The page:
I'm of the impression that the indexing doesn't affect the 16:9 or 4:3 aspect of the video itself (as it's not recoding the video). I think it's just an indicator to help video playback programs. If the video is actually 4:3 with a setting that stretches it to 16:9, maybe the indexer is simply making that evident.

You could ask Neuron2 (author of DGIndexNV) as well, he probably has seen this one before.

1st December 2012, 02:45
One question, its possible extract mpg streams using pgcdemux from megui???? For me is more useful extract episodes of DVD.

3rd December 2012, 00:33
Is MeGUI really needed? I use DVDShrink to get the main movie files, DGIndex to get avs + audio, eac3to to get wavs, virtualdub to adjust the avs script to my liking and I'm ready to edit. I don't use subtitles, so maybe that's where MeGUI could come in handy.

4th December 2012, 09:13
@Pomegranate - MeGUI is in fact not needed. Just facilitates things. There are other ways to get the same output. Use whatever works best for you. I am a big MeGUI fan because it integrates so many tools so well, but there are lots of options.
@OverDrive80 - I would just do that from pgcdemux. I don't think MeGUI has integrated all those features.

9th December 2012, 07:55
This is true. I personally use VOB2MPG to extract the raw MPEG-2 PS from the VOB, which I can then index with DGIndex to get my d2v + audio which I then process as necessary. Still, it's nice to have another tool to do this type of thing and I may just switch over to MeGUI.

20th April 2014, 06:25
This thread might need a major update. When I began asking around, about how to import a short clip from a commercial DVD into Adobe Premier (Elements, Version 11, if that matters), it was pointed out to me that VOB files, from DVD's will go directly in, and can be edited in the conventional ways.
If one wants to make a VOB file shorter, DVD-Shrink is a free utility that will do that, in a lossless manner. And, note also that a VOB file from nearly any commercial DVD can (now) be copied directly to a hard drive, using basic Windows copy-and-paste or drag-and-drop steps; and, once there, [spam] can also crop off the beginning and the end, to provide a small and convenient clip.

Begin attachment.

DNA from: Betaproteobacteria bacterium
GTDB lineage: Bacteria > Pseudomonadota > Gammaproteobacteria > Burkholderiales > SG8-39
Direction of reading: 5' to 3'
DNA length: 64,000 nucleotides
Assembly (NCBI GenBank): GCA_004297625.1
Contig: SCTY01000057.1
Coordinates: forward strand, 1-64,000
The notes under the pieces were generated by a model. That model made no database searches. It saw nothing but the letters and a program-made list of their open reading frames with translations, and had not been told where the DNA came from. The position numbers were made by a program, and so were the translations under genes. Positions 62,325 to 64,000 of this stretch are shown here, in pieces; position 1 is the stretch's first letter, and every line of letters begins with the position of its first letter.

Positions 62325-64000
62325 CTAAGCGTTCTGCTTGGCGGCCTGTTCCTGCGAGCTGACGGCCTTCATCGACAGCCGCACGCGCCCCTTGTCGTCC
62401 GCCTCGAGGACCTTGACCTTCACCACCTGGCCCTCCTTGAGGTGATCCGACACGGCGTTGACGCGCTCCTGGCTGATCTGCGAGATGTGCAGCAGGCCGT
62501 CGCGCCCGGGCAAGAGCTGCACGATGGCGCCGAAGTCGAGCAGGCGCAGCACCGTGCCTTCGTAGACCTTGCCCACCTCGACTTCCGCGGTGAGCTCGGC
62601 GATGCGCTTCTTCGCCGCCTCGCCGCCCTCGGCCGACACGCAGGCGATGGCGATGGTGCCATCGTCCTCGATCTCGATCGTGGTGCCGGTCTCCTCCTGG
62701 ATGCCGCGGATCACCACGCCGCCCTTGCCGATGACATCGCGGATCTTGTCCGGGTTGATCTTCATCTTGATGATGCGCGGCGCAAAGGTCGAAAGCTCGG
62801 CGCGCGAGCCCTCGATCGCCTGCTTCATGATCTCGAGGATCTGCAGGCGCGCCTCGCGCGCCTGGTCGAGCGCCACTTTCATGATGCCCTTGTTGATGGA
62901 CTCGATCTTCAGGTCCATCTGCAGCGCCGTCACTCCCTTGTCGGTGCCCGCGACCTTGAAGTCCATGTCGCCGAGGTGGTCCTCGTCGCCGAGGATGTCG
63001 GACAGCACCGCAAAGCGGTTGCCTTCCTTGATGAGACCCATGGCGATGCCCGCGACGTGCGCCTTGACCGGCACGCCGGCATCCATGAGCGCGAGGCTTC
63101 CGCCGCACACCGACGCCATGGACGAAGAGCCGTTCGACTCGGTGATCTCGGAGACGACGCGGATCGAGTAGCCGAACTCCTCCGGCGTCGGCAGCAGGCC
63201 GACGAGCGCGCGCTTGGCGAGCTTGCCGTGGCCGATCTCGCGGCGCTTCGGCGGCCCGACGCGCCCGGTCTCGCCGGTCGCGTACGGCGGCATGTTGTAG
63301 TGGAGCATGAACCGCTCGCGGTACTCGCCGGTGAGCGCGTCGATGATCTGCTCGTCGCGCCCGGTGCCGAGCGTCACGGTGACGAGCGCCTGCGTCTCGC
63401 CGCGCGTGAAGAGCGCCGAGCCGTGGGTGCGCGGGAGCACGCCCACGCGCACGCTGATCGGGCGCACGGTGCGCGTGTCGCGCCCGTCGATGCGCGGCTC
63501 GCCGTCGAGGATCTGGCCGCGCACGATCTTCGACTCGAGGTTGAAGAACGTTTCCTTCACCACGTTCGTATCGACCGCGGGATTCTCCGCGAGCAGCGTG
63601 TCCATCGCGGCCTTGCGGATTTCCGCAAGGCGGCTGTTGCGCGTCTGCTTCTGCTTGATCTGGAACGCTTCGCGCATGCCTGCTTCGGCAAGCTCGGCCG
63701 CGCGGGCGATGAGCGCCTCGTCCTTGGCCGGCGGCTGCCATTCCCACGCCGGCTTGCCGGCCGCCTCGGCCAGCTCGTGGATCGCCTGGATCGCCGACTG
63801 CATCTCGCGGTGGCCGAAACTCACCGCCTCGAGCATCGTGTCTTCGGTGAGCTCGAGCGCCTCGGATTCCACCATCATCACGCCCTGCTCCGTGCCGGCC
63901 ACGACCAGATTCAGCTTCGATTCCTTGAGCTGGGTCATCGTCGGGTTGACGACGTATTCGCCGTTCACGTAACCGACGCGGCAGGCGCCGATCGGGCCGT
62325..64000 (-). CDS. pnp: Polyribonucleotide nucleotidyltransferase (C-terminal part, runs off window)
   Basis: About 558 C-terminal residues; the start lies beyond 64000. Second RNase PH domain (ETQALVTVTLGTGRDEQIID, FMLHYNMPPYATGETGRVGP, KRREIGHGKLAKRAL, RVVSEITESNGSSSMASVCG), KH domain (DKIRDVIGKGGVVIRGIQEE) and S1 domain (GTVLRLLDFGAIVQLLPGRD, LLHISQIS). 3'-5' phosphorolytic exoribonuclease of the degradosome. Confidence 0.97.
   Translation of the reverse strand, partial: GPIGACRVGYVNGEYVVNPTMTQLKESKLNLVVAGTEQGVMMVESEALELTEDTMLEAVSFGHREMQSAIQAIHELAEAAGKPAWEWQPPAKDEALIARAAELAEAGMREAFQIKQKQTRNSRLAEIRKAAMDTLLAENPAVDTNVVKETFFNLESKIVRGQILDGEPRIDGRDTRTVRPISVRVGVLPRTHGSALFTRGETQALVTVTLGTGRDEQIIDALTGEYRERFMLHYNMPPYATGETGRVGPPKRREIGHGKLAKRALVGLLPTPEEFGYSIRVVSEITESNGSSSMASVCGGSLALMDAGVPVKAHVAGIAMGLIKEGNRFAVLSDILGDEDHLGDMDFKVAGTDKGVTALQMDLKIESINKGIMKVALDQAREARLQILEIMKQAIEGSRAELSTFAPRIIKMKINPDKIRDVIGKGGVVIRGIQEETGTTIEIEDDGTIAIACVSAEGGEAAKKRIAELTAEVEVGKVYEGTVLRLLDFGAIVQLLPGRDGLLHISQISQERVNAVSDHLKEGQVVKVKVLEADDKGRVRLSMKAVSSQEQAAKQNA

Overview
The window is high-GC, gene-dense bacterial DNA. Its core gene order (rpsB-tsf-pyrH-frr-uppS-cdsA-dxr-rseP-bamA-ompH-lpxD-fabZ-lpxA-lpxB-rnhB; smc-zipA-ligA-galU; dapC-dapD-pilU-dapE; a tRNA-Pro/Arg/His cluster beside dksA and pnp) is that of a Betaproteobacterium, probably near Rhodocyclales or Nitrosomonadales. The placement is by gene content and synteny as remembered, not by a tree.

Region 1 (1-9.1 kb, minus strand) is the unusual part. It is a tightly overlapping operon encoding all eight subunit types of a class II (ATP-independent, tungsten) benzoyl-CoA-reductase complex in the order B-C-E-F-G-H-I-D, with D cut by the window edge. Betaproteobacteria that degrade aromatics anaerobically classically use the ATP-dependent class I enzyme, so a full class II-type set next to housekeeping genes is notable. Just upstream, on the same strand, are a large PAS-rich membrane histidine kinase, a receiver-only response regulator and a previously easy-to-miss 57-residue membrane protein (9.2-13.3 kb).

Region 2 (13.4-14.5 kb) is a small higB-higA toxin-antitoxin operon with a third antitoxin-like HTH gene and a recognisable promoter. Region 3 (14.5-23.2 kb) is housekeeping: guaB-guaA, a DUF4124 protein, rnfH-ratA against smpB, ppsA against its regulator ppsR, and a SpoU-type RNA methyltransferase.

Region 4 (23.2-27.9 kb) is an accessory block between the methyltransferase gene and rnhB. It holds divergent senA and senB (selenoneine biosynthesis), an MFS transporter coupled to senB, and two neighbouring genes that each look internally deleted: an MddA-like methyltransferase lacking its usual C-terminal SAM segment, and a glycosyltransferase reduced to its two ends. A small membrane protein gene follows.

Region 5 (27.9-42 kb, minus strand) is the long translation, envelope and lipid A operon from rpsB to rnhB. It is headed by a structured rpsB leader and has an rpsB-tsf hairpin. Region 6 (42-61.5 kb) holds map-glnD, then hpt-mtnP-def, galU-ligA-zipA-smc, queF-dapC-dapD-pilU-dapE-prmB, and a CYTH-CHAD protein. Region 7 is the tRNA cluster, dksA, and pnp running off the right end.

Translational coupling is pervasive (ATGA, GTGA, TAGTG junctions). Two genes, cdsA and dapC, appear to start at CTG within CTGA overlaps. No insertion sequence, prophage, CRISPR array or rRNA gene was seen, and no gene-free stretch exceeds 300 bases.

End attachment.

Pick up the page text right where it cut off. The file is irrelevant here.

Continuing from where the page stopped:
So . . . does that approach completely bypass all the other steps listed in the posts above?

20th April 2014, 19:42
It very much depends on what one wants to do with the files.
The VOBs are practically PSs (program streams), and they can be edited in a various of software, mainly for amateurs, directly. Pro software want elementary streams, because it is supposed that one MAKES his own DVD from separate audio and video parts, not COPIES an existing one.
If I want to selecte a scene, I might use DVDshrink in reauthoring mode (mostly there is an I-Frame at scene change). If no suitable I-frame (for lossless cutting) exists, I might use a "smart rendering" software, like Womble and similar. Again on PSs, not on indivisual ESes (elementary streams).
In the age of Terabytes I don't believe in re-encoding to fit 700MB size, like often desired. These are mostly for sharing, as filesharing services usually require a certain size (mostly for free downloads) while nobody would burn a CDR with a movie and I mean nobody. That was 20 years ago.
The only major problem is the NTSC-land. But again, IVTCing a video stream does not do anything than providing an additional step of TCing it afterwards, if one needs to make the DVD again compatible with the standard.
But that's only me. I copied my bought movies only because the issuers played with PUOs (preventing me from directly switching eg the subtitles or audios) or because I had to add subtitles (in particular English and some German and in particular cheap editions lack subtitles - some people used to live in ranches the size of Hamburg may not fully understand the concept of next-door neighbours :) but in these case subtitles are very handy :) ). Compilations of scenes featuring a certain common concept I did using DVDshrink and editors.

21st April 2014, 08:36
I wrote this guide with Sony Vegas in mind, and don't use Premiere, so I can't really comment on how well or not the process in Premiere works. From what I have been able to read online, the new VOB import feature in Premiere works well sometimes, and othertimes it doesn't. I'm not sure how well it handles the audio, or if it allows lossless editing of the individual channels... I would imagine so. When the OOTB import process doesn't work, know that this process will get it done, and will do so losslessly. The fact that the exact same process works for Blu-rays is an added plus.